Saturday, October 28, 2017

Victorian Salvation

by Jean Roberta

In Victorian novels (as well as those from earlier eras), heroines are saved from starvation and disgrace by offers of marriage from gentlemen of means, or by inheriting money from unexpected sources.

I seem to be a Victorian heroine, not that I was facing starvation or any more disgrace than I’ve faced for the past forty-some years.

Last week, I went to a lawyer’s office to pick up a very large cheque (5 figures in Canadian money) and bring it to the bank to park it in the joint account I share with my spouse Mirtha. This windfall is the last installment of my inheritance from my parents, who both passed away in 2009. There will be no more money from that source, and I will probably never hear from my two sisters again, since they will have no reason to forward me their emails about family financial affairs.

The amount in my bank account is already earmarked for some big projects: fixing the roof of the house where my younger stepson lives, still owned by Mirtha and me, and renovating the basement of our own house. (Since all the stuff down there will have to be cleared out, this project can wait until spring.)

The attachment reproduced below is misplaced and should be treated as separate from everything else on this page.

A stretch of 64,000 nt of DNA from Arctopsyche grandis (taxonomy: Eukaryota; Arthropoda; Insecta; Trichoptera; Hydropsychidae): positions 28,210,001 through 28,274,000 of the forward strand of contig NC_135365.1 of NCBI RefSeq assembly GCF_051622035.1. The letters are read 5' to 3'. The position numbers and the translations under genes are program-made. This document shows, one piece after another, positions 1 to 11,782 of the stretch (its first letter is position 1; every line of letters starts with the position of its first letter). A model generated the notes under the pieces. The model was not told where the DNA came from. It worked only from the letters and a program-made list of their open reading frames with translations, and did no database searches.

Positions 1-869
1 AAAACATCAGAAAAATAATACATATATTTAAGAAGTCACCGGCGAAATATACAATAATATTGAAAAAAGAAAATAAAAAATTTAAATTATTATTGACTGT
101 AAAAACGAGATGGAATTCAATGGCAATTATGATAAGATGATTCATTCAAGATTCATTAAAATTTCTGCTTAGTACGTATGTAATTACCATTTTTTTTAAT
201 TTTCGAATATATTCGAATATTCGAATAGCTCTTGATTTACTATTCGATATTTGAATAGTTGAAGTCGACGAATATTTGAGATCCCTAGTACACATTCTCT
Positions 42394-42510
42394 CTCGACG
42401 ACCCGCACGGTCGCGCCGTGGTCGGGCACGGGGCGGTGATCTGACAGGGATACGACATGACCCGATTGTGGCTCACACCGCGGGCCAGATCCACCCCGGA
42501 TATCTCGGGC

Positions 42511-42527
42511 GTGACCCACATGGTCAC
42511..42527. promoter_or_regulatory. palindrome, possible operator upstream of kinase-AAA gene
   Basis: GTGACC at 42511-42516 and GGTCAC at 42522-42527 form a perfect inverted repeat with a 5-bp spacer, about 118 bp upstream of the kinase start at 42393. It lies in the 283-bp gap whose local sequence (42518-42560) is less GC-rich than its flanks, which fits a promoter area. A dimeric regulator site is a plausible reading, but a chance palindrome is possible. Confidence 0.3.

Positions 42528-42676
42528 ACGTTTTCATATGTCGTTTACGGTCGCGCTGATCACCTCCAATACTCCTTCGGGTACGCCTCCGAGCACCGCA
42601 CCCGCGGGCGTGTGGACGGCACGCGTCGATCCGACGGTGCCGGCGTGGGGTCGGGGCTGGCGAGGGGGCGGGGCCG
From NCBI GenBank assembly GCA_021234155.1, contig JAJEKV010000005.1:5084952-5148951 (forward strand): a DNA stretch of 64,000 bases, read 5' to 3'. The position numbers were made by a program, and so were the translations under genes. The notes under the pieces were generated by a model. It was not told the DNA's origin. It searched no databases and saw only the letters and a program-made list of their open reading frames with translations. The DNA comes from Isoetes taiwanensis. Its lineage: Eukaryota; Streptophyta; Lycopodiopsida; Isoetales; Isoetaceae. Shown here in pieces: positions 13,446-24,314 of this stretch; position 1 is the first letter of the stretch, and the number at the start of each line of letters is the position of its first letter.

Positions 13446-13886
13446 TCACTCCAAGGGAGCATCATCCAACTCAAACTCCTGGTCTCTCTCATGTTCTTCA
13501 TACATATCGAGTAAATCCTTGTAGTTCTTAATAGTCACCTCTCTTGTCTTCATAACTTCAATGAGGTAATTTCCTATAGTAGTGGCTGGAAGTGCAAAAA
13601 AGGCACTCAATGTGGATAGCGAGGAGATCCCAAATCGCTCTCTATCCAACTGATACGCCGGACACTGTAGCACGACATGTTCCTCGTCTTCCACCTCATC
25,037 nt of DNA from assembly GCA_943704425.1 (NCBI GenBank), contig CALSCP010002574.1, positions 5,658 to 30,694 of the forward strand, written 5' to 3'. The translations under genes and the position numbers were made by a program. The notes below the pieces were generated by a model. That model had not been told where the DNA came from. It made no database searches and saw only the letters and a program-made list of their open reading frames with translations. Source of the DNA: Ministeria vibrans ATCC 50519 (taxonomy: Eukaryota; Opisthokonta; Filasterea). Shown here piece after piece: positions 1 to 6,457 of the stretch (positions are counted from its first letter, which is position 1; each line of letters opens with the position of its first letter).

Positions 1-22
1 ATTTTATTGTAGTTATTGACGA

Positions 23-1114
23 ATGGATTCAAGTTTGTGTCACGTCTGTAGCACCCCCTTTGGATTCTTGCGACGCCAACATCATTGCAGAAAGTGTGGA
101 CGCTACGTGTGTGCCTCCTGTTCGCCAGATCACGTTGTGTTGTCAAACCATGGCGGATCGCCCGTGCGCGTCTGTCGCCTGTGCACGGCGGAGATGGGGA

I’ve already registered us to attend Eroticon in London, England, in March 2018. I hope we can meet up with erotic writers I already know.

I’m not sure an inheritance can be considered a “triumph,” since I didn’t do anything to earn it, but it’s certainly good news.

A character in my most recent story is saved from entering the oldest profession by parallel news about money from an estranged relative. The story itself is far from a triumph, since it was rejected by Delilah Devlin for her upcoming “bad boys” anthology about pirates. She explained that some of the stories she received had enough sex in them, but not enough romance for her "bad boy" series. Fair enough.

Considering that my story, “Launched,” takes place in the imaginary world of my novella, The Flight of the Black Swan, romance between a woman and a man would be quite a stretch.

The narrator, Lady Florinda, escapes from the family mansion in 1861 rather than be forced into an arranged marriage. She dyes her hair and finds a job as a barmaid called Flossie in a certain pub, the Fairy Ring, that caters to the Green Men’s Society of gentlemen who prefer other gentlemen.